The outstanding Emacs Org-mode enables you to include source code blocks our text. Org-Babel then enables you to execute that code.
Yesterday I came across the Orgmode cookbook. In a section it shows how to write a SQL statement and execute it agains a postgresql database. Very nice I thought, but what about Oracle DB? Because that what I use at work.

No official support

Oracle DB is not supported as of now. There is a proposed patch. It adds the call to sqlplus, Oracle DBs command line client. But on the mailing list there was no discussion about it. 🙁 One trick it applies is to add the „.sql“ suffix to the input file to sqlplus.

  1. (in-file (org-babel-temp-file "sql-in-" ".sql"))

So now I got the following code that is an additional branch in the org-babel-execute:sql function:

  1. ('oracle (format
  2.                               "sqlplus -s %s"
  3.                   (cond ( (and dbuser dbhost dbpassword)
  4.                       (format "%s/%s@%s @%s > %s"
  5.                           dbuser dbpassword dbhost
  6.                           (org-babel-process-file-name in-file)
  7.                           (org-babel-process-file-name out-file)
  8.                           )
  9.                       )
  10.                     ;; user specified dbuser, dbpassword, & dbhost
  11.                     ( (or dbuser dbhost dbpassword)
  12.                       (error (format "Must specify dbuser/dbpassword@dbhost, missing %s %s %s"
  13.                              (if dbuser "" ":dbuser")
  14.                              (if dbpassword "" ":dbpassword")
  15.                              (if dbhost "" ":dbhost")
  16.                              )
  17.                          )
  18.                       ) ;; if one specified, they all must be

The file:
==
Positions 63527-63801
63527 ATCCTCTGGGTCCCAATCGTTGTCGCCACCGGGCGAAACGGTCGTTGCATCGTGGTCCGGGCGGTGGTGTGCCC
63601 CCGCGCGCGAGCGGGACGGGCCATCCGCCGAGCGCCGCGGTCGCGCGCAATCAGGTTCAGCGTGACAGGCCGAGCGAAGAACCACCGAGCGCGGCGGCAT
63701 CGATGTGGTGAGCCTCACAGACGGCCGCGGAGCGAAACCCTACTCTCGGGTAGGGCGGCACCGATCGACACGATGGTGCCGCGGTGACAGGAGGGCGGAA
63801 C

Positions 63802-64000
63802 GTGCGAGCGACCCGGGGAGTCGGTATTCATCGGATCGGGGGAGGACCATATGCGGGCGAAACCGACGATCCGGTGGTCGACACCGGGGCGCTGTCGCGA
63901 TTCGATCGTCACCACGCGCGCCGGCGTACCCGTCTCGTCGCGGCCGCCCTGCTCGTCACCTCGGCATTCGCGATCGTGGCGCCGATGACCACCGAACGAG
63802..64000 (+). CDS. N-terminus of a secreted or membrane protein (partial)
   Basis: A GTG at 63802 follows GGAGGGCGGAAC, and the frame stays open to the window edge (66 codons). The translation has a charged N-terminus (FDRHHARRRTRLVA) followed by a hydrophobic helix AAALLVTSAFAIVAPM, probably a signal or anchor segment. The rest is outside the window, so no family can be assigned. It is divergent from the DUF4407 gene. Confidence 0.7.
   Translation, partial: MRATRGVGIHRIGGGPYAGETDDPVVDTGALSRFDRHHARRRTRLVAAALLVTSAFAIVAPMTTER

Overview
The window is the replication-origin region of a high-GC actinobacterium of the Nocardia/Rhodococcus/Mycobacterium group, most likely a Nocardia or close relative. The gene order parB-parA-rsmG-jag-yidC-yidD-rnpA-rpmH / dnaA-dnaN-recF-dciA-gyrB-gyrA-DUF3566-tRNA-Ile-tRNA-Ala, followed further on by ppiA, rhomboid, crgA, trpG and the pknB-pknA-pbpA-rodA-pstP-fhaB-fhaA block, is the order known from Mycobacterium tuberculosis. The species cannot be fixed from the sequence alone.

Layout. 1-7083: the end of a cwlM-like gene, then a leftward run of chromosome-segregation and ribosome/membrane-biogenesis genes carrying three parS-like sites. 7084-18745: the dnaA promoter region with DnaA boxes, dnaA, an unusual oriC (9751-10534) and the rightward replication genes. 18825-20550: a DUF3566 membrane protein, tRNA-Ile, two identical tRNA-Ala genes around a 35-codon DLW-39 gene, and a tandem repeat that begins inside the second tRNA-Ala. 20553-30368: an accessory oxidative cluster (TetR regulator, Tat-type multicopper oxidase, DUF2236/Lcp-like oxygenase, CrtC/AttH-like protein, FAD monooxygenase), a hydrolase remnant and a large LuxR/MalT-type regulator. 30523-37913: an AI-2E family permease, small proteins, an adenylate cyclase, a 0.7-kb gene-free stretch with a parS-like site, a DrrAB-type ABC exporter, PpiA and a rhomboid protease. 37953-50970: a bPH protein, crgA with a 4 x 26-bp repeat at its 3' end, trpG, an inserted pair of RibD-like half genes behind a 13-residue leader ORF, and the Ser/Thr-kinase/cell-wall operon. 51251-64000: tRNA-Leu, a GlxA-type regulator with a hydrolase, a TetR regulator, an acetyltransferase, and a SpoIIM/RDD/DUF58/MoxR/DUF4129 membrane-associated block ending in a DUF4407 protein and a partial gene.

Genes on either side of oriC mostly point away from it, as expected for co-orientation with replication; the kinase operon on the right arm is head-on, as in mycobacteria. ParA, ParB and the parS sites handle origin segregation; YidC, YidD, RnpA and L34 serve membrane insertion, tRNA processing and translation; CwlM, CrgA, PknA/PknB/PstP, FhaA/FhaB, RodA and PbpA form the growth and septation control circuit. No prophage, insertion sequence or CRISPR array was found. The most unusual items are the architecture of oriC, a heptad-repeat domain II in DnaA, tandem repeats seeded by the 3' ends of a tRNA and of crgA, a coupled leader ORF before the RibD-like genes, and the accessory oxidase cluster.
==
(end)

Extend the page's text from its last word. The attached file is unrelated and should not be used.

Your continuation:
19.                     ( t
  20.                       (format "%s @%s > %s"
  21.                           (or cmdline "")
  22.                           (org-babel-process-file-name in-file)
  23.                           (org-babel-process-file-name out-file)
  24.                           )
  25.                       ))))

Formating the result

Now I got the SQL executing against my db. The output was a bit weired. I experimented with sqlplus formatting with mixed results.

I consulted the elisp source. The result is converted into an orgmode table using TAB as a delimiter. In an example that had two rather long columns with short column names, sqlplus used several tabs between the two column names and so screwed the output quite a bit.

I don’t have a good solution for that. My workaround is to use comma as a column seperator (set colsep ',') and let orgmode guess that. For that I had to touch one line:

  1. (org-table-import out-file (if (eq (intern engine) 'oracle) nil '(16)))

Also I deleted the first empty line using an oracle-branch in org-babel-result-cond/with-temp-buffer:

  1. ((eq (intern engine) 'oracle)
  2.        (with-temp-buffer
  3.            (insert-file-contents out-file)
  4.            (goto-char (point-min))
  5.            (kill-line)
  6.            (write-file out-file)))


In principle, it works. How nice formatted the output it is, depends on your query. When just documenting a query, as an alternative to orgmode I use SQL-Mode and format the result myself.

The Oracle DB function „add_months“ adds a given number of months to a given date:

SQL> select add_months(to_date('04.03.14',''),1) as result from dual;


Nice. But what about 2014-02-28 plus 1 month?

SQL> select add_months(to_date('28.02.14',''),1) as result from dual;


Ups. It turns out that (quote from documentation)

If date is the last day of the month or if the resulting month has fewer days than the day component of date, then the result is the last day of the resulting month.

The day component of the result can even be greater than the day component of the argument date:

SQL> select add_months(to_date('28.02.14',''),120) as result from dual;


This was the root cause of defect in a partner system. Of course, there is already a discussion on Stackoverflow over this issue.

As an alternative, you can use interval arithmetic:

SQL> select to_date('28.02.14','') + INTERVAL '10' YEAR as result from dual;


Nice. But interval arithmetic is not of much help because it does not work with days that does not exist in every month.

SQL> select to_date('28.02.14','') + INTERVAL '10' YEAR as result from dual;
select to_date('28.02.14','') + INTERVAL '10' YEAR as result from dual
ERROR in Zeile 1:
ORA-01839: date not valid for month specified

Date arithmetic is not trivial, I guess.